1. Invest in boots ASAP, preferably via a trained boot fitter. Boots are more important than skis. My 'a ha' moment on this came via a forum where a man explained it this way: "You date your skis, but you marry your boots." Your boot size may be smaller than the Mondo conversion guidelines. Expect the process to take about an hour if you're with a good fitter.

2. Don't rush to buy brand new skis. If you have good boots you can try different demo skis or lease skis for a whole season to get a sense of where you are as a skier. You might also consider getting some at a ski swap or at a place that takes consigned skis.

3. Invest in quality time on the mountain, ideally mid week when it's less crowded and when you might get lucky with a group lesson that becomes private (or semi-private). If crowds aren't your thing avoid busy Saturdays and especially holiday weekends. You'll get more runs in, and you'll be more relaxed being able to learn or re-learn without the crowds. And you'll save money, too. Take lessons as often as you can instead of chasing the perfect ski. if you can spring for a trip at the end of the season you'll often find great travel and package deals, less crowds, and discounted lessons. (We had great luck in Tahoe last April, btw.)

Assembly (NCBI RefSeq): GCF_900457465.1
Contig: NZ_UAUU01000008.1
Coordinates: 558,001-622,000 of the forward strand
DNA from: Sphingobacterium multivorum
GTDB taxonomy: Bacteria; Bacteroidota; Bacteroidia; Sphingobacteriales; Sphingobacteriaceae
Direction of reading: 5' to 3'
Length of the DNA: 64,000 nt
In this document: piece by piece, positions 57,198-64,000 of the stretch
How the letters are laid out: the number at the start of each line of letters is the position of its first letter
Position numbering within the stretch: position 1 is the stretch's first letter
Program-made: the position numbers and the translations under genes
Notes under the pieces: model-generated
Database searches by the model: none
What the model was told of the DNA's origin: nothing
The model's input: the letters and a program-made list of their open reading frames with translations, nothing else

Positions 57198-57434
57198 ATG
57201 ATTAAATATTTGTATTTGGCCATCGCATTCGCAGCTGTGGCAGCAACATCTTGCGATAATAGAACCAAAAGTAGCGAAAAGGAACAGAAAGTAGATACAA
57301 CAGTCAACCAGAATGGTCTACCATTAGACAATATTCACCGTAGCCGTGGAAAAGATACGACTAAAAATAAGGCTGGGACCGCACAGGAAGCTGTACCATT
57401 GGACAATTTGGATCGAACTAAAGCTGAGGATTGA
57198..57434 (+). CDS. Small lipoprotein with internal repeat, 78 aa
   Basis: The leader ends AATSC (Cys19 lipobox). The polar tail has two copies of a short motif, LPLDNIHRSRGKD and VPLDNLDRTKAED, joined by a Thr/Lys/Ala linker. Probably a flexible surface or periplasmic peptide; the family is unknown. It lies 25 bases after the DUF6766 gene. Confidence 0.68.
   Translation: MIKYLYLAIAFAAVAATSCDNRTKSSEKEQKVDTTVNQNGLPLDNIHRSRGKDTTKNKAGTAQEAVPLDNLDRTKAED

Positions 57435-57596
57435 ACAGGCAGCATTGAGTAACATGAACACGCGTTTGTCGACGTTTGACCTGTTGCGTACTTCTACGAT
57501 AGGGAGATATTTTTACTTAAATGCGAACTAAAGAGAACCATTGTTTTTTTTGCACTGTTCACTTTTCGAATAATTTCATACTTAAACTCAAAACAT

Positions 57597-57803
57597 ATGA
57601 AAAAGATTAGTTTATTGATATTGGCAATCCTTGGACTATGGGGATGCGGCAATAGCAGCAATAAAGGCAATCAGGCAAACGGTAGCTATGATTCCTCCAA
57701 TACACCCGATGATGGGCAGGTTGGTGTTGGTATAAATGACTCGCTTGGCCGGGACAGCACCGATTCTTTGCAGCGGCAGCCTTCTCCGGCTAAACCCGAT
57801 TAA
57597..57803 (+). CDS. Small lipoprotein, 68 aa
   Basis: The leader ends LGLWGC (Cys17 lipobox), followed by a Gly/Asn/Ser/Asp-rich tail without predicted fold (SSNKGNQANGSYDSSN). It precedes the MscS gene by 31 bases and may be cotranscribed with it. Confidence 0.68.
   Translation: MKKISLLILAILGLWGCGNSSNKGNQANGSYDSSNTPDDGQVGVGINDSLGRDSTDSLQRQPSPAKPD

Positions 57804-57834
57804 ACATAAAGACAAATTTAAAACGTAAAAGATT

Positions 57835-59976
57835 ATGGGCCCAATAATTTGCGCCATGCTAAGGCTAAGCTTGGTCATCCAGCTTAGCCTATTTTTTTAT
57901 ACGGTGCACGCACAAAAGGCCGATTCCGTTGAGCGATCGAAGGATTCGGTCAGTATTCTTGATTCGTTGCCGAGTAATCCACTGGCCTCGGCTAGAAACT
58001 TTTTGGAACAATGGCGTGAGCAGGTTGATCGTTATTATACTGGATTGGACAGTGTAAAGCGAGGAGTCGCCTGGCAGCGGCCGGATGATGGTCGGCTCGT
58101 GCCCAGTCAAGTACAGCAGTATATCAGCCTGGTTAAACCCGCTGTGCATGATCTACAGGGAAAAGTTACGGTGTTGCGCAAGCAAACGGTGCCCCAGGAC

4. Start slow, if logistics allow. Get the 4-hour lift ticket instead of the 8-hour one if you're just starting out or easing back into it. 4 hours is a long time for rusty ski legs!

5. Make day trips or quick overnights your mainstay when you're just starting back. Especially East Coast ladies, stay flexible as often as possible so you can go where conditions are best at the time. You'll have much better experiences on a decent groomed trail than on icy hard packs or crud or slush.

6. Try to find a ski buddy at your level or just above you. Ask other divas about local ski clubs, and check Meetup.com too. Don't be shy about asking friends, and friends of friends, if they know anyone who is thinking about getting back into skiing or wants to give it a try. You also might be able to find people in a group class you click with, or ask the ski school if they'd be willing to pass your contact info to other solo female skiers taking lessons the day you're there.

7. Before you head down the mountain, take a monent to drink in everything all around you. Take a deep breath and dont be shy about flashing a smile when you push off. You're there to have fun and you don't have to prove anything to anyone, right? And trust your gut. If you're not feeling well or conditions are not as good as you hoped, it's fine to cut things short and try again on a different day when things will be more likely to fire on all cylinders.

Above all, enjoy the ride! That's what it's all about, especially at this stage of our lives. We've earned it, right? :-)
 
#54
Great advice here! I started skiing in my mid 40s and wish I had known a few things (some build on others' points; some are new).

. . .